THE VENERABLE GREGORY SINAITE

August 8

From the Prologue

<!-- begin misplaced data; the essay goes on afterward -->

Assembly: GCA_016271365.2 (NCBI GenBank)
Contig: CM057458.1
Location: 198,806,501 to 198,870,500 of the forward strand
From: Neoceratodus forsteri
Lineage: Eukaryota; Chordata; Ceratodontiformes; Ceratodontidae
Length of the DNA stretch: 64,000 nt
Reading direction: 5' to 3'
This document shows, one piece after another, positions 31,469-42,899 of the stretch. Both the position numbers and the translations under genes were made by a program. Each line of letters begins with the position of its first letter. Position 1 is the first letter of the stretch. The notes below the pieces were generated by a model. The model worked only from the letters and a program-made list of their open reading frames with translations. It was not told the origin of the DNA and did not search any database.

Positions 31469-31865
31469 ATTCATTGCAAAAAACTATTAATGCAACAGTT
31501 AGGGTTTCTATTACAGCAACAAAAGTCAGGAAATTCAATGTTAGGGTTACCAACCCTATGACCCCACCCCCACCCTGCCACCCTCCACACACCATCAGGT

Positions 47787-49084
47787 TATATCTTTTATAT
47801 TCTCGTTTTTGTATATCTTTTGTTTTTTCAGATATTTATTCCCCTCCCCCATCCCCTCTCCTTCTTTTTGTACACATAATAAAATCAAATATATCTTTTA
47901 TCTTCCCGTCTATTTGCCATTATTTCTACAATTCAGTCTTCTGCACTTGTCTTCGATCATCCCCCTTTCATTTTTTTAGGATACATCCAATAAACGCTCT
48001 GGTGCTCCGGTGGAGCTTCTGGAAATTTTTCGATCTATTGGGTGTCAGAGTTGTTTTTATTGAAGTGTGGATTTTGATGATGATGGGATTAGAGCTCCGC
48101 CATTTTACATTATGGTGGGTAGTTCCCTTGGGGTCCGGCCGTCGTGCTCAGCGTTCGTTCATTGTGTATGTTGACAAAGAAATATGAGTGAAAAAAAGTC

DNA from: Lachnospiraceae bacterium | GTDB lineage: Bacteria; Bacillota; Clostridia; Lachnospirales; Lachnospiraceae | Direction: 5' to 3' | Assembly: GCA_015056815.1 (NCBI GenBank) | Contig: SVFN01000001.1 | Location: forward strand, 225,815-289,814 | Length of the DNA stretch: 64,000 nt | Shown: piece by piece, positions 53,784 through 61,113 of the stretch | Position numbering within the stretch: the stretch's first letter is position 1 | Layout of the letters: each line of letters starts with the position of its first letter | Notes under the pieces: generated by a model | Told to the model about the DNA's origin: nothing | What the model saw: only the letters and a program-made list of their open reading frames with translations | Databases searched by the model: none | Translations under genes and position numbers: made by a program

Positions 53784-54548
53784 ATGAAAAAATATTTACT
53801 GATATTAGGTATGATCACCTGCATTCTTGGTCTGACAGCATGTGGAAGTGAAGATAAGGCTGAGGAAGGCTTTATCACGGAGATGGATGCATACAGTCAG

Gregory is called Sinaite because he received the monastic tonsure on Mount Sinai. During the reign of Emperor Andronicus Palaeologus, about the year 1330 A.D., he arrived at Mt. Athos to visit the monasteries and to inquire about the practice of mental prayer and contemplation. However, these two forms of spiritual works [exercises], at that time, were almost unknown among the holy Athonites. The only one who knew this and practiced it to perfection was St. Maximus of Kapsokalyvia. Gregory spread his teaching about mental prayer throughout all the cells and monasteries on Mt. Athos. His distinguished disciple was Kallistos, the Patriarch of Constantinople, who wrote the biography of St. Gregory. After that, Gregory crossed over to Macedonia and to the other regions of the Balkans and established communities in which the monks practiced mental prayer. Thus, he assisted many to be immersed in prayer and to be saved. His writings about mental prayer and asceticism can be found in the book "Dobrotoljublja The Philokalia." Among other things, he wrote the refrains to the Holy Trinity, "It is meet and right", which is sung at the Midnight Service of the Resurrection. Gregory ranks among the most eminent ascetics and spiritual teachers of the Balkans. He died peacefully after a long and laborious life and took up habitation in the Kingdom of God.





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